How To Maintain Internal Locking Trekking Poles

Like any good piece of outdoor gear or equipment in general, trekking poles require regular care and maintenance. If you’ve been a user of internal lock trekking poles, you probably know that every once in a while your trekking pole may not lock. But no worries, it’s something you can fix in a few easy steps.

It’s good to understand what’s going on inside your trekking poles so that you understand what you’re fixing or what the issue is. An internal locking trekking pole has a locking mechanism inside the shaft of the trekking poles. This mechanism works by putting pressure on the inside of the pole shaft wall to lock the pole in place and keep it from sliding around.

If your trekking pole or hiking poles is not locking in as you turn it, the easiest thing to do to fix this issue is to pull the section out that isn’t locking all the way. You’ll see a stop mark on many poles (usually a white or gray line) and you’ll just need to go a little bit beyond that line. What you’re doing is pulling the locking mechanism down to the thinnest part of the pole. From there you can start to turn your pole, just like you were locking it in. You’re going to feel it start to tighten up and you can simply back your pole off and lock it in where you want to.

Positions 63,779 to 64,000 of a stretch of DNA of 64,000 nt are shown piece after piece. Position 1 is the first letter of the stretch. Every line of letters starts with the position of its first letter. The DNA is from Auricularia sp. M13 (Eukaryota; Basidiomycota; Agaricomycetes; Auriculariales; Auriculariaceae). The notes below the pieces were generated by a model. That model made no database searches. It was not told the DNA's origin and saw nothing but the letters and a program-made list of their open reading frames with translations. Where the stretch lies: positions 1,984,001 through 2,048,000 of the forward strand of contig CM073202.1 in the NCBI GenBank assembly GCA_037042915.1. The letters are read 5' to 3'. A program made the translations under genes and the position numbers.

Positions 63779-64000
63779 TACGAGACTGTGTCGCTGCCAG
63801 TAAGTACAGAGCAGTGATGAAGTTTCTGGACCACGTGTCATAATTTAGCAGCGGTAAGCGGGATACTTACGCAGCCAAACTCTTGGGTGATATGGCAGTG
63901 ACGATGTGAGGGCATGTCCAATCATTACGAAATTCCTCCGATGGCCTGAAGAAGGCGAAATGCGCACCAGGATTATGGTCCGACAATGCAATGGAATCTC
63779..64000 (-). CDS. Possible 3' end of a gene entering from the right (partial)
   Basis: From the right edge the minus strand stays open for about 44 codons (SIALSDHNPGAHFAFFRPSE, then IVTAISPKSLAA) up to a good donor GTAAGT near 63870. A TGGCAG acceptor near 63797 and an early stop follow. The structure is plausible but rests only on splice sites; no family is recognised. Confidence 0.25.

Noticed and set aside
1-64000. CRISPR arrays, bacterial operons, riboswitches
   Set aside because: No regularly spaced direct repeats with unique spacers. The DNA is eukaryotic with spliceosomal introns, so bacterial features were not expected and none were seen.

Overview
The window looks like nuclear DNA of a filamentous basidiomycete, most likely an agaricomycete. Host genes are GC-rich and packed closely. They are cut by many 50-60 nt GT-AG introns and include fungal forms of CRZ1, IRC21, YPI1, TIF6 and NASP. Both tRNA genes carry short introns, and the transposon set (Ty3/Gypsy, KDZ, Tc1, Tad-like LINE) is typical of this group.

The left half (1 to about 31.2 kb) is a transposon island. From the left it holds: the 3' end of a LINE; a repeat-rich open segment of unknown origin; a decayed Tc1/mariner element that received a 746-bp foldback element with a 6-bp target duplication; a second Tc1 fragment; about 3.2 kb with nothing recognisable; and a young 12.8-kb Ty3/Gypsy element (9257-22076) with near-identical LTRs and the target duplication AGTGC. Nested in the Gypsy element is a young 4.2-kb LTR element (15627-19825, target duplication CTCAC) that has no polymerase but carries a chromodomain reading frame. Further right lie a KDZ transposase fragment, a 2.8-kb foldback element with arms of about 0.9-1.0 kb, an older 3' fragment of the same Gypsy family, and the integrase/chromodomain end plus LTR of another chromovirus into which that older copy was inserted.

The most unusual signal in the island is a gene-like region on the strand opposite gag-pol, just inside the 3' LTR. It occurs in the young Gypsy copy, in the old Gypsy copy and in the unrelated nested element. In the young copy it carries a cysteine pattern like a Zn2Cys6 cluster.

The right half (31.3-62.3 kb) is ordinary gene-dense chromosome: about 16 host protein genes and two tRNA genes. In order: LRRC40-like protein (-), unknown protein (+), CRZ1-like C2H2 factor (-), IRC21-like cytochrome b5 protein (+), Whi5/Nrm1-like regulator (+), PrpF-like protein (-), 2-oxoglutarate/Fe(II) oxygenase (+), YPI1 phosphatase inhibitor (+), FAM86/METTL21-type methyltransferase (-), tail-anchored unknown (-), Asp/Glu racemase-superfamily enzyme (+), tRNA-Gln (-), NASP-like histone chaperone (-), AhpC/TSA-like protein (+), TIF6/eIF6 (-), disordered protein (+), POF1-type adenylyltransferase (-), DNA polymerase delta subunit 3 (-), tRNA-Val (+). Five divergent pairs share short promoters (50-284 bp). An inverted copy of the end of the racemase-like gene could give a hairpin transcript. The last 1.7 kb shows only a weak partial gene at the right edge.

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This barely happens, but if your pole doesn’t lock in after trying the technique above, you might have some debris or dirt caught in the pole. In those very rare instances, the easiest thing to do is actually separate the two parts of the hiking pole. When your trekking pole sections are apart, you want to clean the locking mechanisms and clean the threads at the top of the post with a damp paper towel. If you detect corrosion on the metal threads that go into the plastic expansion plug, then it’s time to dismantle and clean the pieces. Do not use a wire brush as it will remove whatever corrosion-protecting finish remains on the threads. Instead, wipe the threads with a soft cloth lightly moistened with WD-40 or alcohol.

Warning: Do not get lubricants like WD-40 or oil onto the plastic expansion plug itself, or on the inside of the tubes. Put a trace of oil or, better, silicone grease on the threads to prevent additional corrosion. Reassemble your pole following this cleaning and test the locking mechanism again.

No matter what your locking mechanism type it’s important to remember to never lubricate the pole behind the locking mechanism. This will only cause slippage and your trekking pole will keep collapsing during your hike!

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